"It was scary," Gosling admits, "But my kids and Eva (Mendes, his partner) came to the dress rehearsal the day before, that was the real performance for me. That was the one I was most nervous about, so it was actually easy after that."

"They gave you some pointers," Blunt jokes.

Blunt has her own musical performance in The Fall Guy, singing Against All Odds by Phil Collins. It's a far cry from her numerous numbers in Mary Poppins Returns.

I ask if she fancies performing at next year's Academy Awards and she quickly replies: "Oh God, no!

"That's what I said. Don't speak too soon," Gosling warns.

Ryan Gosling and Slash at The Oscars
He's Just Ken [Getty Images]

Gosling says he is keen to throw the spotlight on stunt performers as the unsung heroes of the film industry in his latest film.

"They dress like us, they do the dangerous things for us. They take the hits for us, they put themselves in harm's way for us." Gosling says, "They play our characters as well, they're actors too, in the same union. But they hide their face and disappear into the shadows and everyone pretends they weren't there.

"The better they are at their job, the more they disappear in a way. It ends now. We're flipping the script."

Both stars believe the Oscars should recognise stuntmen and women. "Immediately now! Why not before?" Blunt exclaims.

She adds: "They've trained for this, they have courage beyond words and I think because there is an innate humility with stunt performers, they don't feel the need to broadcast what they do. But I think it's time that we do."

"They risk more than anyone. Their work is an art form, it's designed just as much as make-up and costumes or anything else." Gosling says.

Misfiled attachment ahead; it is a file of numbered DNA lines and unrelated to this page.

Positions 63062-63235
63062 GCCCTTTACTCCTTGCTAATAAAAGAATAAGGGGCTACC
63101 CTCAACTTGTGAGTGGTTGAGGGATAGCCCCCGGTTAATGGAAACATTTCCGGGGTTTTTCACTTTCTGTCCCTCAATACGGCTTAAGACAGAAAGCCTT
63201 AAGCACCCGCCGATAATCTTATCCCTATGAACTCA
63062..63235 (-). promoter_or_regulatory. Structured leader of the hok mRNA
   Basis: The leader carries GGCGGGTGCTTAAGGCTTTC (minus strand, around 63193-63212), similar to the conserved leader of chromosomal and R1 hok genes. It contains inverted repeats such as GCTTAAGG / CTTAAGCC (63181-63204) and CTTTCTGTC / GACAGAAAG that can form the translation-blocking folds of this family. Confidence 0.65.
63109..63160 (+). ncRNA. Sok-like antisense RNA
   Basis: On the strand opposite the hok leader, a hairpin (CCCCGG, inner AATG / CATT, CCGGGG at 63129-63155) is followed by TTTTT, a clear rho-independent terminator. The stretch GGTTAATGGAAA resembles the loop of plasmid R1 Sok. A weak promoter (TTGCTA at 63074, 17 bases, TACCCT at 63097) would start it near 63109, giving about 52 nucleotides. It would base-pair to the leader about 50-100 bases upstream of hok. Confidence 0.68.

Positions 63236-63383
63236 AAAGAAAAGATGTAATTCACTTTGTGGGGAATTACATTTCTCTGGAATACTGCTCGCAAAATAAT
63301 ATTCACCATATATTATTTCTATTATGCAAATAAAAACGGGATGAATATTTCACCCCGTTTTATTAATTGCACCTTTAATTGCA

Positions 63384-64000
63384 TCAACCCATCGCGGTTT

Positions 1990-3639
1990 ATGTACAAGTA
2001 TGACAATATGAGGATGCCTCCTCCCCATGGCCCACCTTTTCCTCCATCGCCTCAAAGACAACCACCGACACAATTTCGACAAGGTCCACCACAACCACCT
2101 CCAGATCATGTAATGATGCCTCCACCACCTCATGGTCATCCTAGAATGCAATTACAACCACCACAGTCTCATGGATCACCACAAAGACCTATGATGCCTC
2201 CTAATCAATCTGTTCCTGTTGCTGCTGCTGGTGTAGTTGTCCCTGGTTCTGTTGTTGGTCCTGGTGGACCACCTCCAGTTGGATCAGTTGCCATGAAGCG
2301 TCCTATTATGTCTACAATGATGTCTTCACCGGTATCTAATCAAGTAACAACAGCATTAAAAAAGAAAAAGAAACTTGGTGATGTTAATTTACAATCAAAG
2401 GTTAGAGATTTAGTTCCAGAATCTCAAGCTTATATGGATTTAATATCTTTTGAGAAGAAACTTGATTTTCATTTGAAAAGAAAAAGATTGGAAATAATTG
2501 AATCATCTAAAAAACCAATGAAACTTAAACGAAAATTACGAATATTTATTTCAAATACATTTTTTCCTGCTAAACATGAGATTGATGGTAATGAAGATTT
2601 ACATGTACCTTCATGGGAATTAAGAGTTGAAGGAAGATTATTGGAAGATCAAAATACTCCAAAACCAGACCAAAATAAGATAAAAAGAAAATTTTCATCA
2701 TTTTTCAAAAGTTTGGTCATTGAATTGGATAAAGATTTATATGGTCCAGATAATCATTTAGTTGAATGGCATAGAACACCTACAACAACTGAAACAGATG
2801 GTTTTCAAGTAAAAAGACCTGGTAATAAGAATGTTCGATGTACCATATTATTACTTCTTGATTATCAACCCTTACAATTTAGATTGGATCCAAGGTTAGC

'Sweat-drenched spectacle'

The film is one of the big blockbusters to be released this year and has had positive reviews so far.

The Independent calls it a "Sweat-drenched spectacle that celebrates the harmonious union between heart-stopping stunt work and charismatic movie stars."

It adds that Gosling "brings a little screwball energy to the role of seasoned stuntman Colt Seavers".

"It's all a fizzy, funny, convincingly romantic delight, a tribute to the craft of making big movies with big stunts," says The Guardian.

New York Magazine says the film: "Is an act of pure movie love, mixing and matching genres".

But what do Blunt and Gosling's own children think of their films?

It turns out they are quite critical of their famous parents.

Both laugh that their own kids are "disinterested" in their work.

"They just want us to be their parents," Blunt says. "My kids have seen Mary Poppins once, they've seen Jungle Cruise once and that's a one and done thing for them."

"My kids have seen Mary Poppins many times," Gosling replies, before Blunt adds her daughters are "Ken mad".

"It's the way it should be," she laughs,."Your kids just want you in your sweat pants at home, held together with duct tape, trying to get them out of the door."

The Fall Guy is released in cinemas in the UK on 2 May.